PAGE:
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Effects of Age on Response to the 2009 H1N1 Virus Vaccine

This study has been completed.
Sponsor:
Collaborator:
Information provided by:
University of Rochester
ClinicalTrials.gov Identifier:
NCT01055184
First received: January 5, 2010
Last updated: August 2, 2011
Last verified: October 2010
  Purpose

Unlike most influenza viruses, the 2009 H1N1 virus has affected people between 5 and 40 years old more often than people 60 years old or older. It may be that older people have had greater exposure to previous strains of H1N1 influenza, and this previous exposure protects them from infection. This study will examine how older people respond to a version of the H1N1 virus vaccine that includes a live, noninfectious version of the virus.


Condition Intervention Phase
2009 H1N1 Influenza Virus
Biological: 2009 H1N1 Virus Vaccine
Phase 1
Phase 2

Study Type: Interventional
Study Design: Allocation: Non-Randomized
Endpoint Classification: Pharmacokinetics Study
Intervention Model: Single Group Assignment
Masking: Open Label
Primary Purpose: Prevention
Official Title: Assessment of the Effect of Age on the Immunological and Virological Response to a Live Attenuated Influenza Vaccine for the 2009 H1N1 Virus

Resource links provided by NLM:


Further study details as provided by University of Rochester:

Primary Outcome Measures:
  • Vaccine virus replication, defined as recovery of vaccine virus in cell culture on 1 or more days [ Time Frame: Measured on Days 2, 5, and 7 ] [ Designated as safety issue: No ]

Secondary Outcome Measures:
  • Area under the curve (AUC) of live vaccine virus shedding, calculated by determination of 50% tissue culture infectious dose (TCID50) on Madin Darby canine kidney (MDCK) cells at 33ºC [ Time Frame: Measured at baseline and Day 28 ] [ Designated as safety issue: No ]
  • AUC of vaccine virus copy number assessed by quantitative polymerase chain reaction (PCR) [ Time Frame: Measured at baseline and on Day 28 ] [ Designated as safety issue: No ]
  • Frequency and magnitude of serum hemagglutination inhibition (HAI), enzyme-linked immunosorbent assay (ELISA) and neutralizing antibody response to vaccine [ Time Frame: Measured at baseline and Day 28 ] [ Designated as safety issue: No ]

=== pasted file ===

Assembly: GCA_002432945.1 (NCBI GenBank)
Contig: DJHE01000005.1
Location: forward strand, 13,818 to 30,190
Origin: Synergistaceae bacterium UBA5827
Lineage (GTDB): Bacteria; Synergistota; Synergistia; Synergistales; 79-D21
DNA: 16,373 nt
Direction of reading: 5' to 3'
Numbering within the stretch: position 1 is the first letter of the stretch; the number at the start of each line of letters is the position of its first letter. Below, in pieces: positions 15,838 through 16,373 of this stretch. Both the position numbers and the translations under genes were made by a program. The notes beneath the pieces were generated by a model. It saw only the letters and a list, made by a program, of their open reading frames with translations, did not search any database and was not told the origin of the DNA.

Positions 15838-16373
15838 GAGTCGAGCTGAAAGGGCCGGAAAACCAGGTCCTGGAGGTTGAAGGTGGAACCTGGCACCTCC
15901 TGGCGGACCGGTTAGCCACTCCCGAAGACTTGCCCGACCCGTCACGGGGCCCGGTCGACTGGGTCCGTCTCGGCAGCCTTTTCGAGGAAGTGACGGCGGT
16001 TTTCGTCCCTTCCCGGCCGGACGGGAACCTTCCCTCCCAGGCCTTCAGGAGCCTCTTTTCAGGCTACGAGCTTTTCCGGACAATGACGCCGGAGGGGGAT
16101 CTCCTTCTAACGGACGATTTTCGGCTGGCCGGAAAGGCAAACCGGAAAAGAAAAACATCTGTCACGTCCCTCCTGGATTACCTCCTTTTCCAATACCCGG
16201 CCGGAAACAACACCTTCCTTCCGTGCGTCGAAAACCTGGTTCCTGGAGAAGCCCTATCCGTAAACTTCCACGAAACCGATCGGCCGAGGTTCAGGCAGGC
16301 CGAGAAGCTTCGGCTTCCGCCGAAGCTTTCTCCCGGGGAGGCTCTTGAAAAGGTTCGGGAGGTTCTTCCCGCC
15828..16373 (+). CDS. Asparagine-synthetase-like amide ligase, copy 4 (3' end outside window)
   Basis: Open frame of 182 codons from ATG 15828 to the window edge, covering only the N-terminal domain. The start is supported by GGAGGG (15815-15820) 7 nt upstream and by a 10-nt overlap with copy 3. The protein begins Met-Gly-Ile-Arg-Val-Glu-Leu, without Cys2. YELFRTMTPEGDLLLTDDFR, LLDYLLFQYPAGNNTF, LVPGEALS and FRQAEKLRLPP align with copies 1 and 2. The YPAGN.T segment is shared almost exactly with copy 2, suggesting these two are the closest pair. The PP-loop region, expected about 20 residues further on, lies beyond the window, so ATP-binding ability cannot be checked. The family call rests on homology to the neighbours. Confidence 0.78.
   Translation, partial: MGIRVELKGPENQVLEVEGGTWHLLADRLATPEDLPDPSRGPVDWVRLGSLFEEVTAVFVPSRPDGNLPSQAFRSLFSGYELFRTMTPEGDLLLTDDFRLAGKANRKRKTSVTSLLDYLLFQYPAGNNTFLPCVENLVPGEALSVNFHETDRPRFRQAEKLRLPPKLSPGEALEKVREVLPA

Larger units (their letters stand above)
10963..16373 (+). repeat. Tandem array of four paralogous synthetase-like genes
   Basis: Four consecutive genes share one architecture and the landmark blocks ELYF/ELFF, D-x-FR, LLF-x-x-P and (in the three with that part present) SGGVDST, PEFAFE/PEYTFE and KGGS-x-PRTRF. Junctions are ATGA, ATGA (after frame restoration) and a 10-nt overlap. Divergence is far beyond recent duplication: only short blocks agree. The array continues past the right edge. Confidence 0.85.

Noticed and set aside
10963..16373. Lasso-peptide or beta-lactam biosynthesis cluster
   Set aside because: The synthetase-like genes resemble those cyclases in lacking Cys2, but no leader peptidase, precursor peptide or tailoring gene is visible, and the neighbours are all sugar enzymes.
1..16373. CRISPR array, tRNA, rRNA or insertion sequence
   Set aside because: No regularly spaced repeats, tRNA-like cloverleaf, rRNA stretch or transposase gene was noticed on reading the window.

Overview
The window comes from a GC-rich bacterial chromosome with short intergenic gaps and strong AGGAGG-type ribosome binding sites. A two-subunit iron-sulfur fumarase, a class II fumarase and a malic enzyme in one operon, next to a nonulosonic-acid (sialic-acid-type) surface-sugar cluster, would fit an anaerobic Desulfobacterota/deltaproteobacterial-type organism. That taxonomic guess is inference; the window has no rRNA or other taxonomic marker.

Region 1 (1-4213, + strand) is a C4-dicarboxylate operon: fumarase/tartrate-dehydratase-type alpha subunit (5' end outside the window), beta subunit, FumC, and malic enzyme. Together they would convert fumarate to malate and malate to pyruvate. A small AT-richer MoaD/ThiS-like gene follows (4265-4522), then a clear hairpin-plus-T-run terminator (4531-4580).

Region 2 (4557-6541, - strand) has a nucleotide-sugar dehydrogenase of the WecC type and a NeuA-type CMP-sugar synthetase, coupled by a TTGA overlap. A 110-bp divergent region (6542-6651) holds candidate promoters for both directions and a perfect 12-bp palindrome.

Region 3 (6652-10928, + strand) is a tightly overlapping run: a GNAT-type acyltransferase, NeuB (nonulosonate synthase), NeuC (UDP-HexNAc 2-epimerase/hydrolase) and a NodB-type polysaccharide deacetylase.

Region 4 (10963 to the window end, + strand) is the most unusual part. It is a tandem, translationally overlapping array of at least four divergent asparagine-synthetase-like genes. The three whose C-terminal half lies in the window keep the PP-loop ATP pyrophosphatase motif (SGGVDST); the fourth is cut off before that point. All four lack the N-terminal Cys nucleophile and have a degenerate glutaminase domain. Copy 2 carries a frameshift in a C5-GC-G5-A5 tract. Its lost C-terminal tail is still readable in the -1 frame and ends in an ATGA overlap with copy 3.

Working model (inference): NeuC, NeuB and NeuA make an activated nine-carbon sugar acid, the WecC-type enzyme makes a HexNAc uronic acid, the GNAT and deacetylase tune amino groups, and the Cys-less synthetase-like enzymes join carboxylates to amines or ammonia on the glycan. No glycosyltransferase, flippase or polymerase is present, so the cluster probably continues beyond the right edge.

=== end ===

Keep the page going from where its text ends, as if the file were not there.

• Frequency and magnitude of hemagglutinin-specific mucosal immunoglobulin A (IgA) response, assessed by ELISA on nasal secretions [ Time Frame: Measured at baseline and Day 28 ] [ Designated as safety issue: No ]
  • Frequency of specific local and systemic symptoms occurring after vaccine [ Time Frame: Measured until Day 180 ] [ Designated as safety issue: Yes ]
  • Development of antigen-specific T and B cells following vaccination as assessed by enzyme-linked immunosorbent spot (ELISPOT) assay [ Time Frame: Measured at baseline and on Days 7 and 28 ] [ Designated as safety issue: No ]

Estimated Enrollment: 40
Study Start Date: March 2010
Primary Completion Date: April 2011 (Final data collection date for primary outcome measure)
Arms Assigned Interventions
Experimental: 2009 H1N1 Vaccine
Participants will be stratified by age into two groups: those between 60 and 70 years old, and those older than 70 years of age. All participants will receive the 2009 H1N1 vaccine.
Biological: 2009 H1N1 Virus Vaccine
Single 0.2 mL dose of live monovalent vaccine, delivered through nasal spray
Other Name: Influenza A (H1N1) 2009 Monovalent Vaccine Live, Intranasal

Detailed Description:

Unlike most influenza viruses, the 2009 H1N1 virus affects many individuals between 5 and 40 years old, but very few 60 years old or older. It is not completely understood why, but scientists believe it may be because older people may have been exposed to other H1N1 viruses in their lives. H1N1 viruses were common until 1957, when they were eclipsed by H2N2 viruses.

In order to test susceptibility to the 2009 H1N1 virus, this study will examine how often people older than 60 get infected by the 2009 H1N1 live attenuated influenza vaccine (LAIV). The LAIV is made from a live virus that has been weakened, so the ability of the immune system to combat this weakened form is likely to mimic its ability to combat the normal form. Additionally, this study will examine how LAIVs work in older people; inactivated virus vaccines are used more often than LAIVs in older people, so little is known of LAIV's effects on this population.

Participation in this study will last 6 months. Participants will be people older than 60, divided into equal groups of people between the ages of 60 and 70 and people older than 70. Both groups will receive one dose of LAIV for 2009 H1N1 vaccine.

There will be six study visits, occurring at baseline and 2, 5, 7, 28, and 180 days after vaccination. Nasal wicks and throat swabs will be taken on Days 2, 5, and 7; a nasal wick alone will be taken at baseline and on Day 28. Blood samples will be taken at baseline and on Days 7 and 28. Participants will undergo physical exams at each visit.